We don't want to be loved, what we need and deserve is a little respect

The morning after the PRCA national awards, Stephen Waddington and I spoke together at an event hosted by The Crowd And I. Entitled #Future PR, it discussed the industry's response to criticism of our trade. We were asked for our thoughts on The Independent's Ian Burrell's sweeping ­assertion that the past 12 months had been "a PR disaster for PR". Not surprisingly, we both rejected that view, and with some enthusiasm.

Francis Ingham: PRCA director-general and ICCO executive director
Francis Ingham: PRCA director-general and ICCO executive director

In the course of that rejection, the usual introspection to which our industry is predisposed came out. Why can’t we be more like ­lawyers and accountants? When will we finally be a profession? Why did we allow Max Clifford to be the face of PR? The usual ephemera.

And it struck me that all of those things are utterly missing the point. PR is an incredible UK success story. Via the PRCA’s management of ICCO, I meet PR practitioners from around the world.

They look to the UK PR community as a global hub of PR excellence. They don’t want to be ‘a profession’. They want to be professional; well-remunerated and respected. The final word is the key. Respected.

Ours is a growing, vibrant industry. From speaking with agency and in-house heads up and down the country, a renewed sense of ­optimism is palpable. Our industry is recruiting strongly, looking for the best of talent, turning decent profits and exerting greater influence. Yet there still remains hesitancy – an uncertainty about our value. And that hesitancy stems from a fundamental weakness.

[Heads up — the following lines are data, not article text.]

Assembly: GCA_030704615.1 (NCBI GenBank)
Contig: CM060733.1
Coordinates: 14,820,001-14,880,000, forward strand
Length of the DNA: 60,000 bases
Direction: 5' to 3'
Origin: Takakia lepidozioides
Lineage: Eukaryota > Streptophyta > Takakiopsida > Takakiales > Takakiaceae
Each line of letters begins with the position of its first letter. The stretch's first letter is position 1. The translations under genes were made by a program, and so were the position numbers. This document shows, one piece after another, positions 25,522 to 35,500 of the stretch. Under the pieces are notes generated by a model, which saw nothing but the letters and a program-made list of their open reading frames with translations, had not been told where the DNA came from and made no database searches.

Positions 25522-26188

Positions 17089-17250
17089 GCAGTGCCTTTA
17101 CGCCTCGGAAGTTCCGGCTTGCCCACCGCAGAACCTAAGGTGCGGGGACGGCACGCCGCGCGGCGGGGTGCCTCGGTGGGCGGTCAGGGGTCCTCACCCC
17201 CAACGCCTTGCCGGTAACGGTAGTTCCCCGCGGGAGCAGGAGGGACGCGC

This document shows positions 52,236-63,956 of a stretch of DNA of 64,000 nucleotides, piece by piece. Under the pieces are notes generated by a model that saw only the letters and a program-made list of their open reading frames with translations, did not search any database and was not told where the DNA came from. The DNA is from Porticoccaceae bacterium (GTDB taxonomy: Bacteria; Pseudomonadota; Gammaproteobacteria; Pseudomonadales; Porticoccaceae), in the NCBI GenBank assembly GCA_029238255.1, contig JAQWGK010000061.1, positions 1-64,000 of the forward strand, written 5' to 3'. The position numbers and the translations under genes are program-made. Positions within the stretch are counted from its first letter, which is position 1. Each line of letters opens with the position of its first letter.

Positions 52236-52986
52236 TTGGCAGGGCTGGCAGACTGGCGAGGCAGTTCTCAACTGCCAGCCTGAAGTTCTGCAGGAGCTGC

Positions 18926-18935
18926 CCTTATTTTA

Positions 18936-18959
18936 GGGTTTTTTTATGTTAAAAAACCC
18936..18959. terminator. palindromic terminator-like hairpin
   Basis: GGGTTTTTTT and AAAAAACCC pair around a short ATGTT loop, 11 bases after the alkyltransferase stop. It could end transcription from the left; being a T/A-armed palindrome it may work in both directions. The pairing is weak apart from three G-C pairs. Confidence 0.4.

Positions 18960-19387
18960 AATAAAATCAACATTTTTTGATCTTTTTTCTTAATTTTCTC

Our ­industry contains too many people who want to be loved.

So we don’t issue the level of invoice we should; we accept the ­decisions made by others rather than making them ourselves in the first place. We obsess about achieving the ‘profession’ status. Instead, we should aim to be respected. It means we prove the value of what we do, charge accordingly, and have confidence in our worth.

If we’re to do that we need to get a few things sorted. We need to put together tangible, measurable examples of the difference effective PR makes (and the flipside  – the damage the lack of effective reputation management inflicts). And those examples need to cover all parts of our industry – the effect on listed companies’ share prices; on charities’ endeavours; on public sector awareness campaigns.

And then we need to beat the drum for our industry. I am not naïve enough to think that PR will ever be loved. And out of love or respect, I’d always choose respect – it’s a little less fickle.

Francis Ingham is PRCA director-general and ICCO executive director

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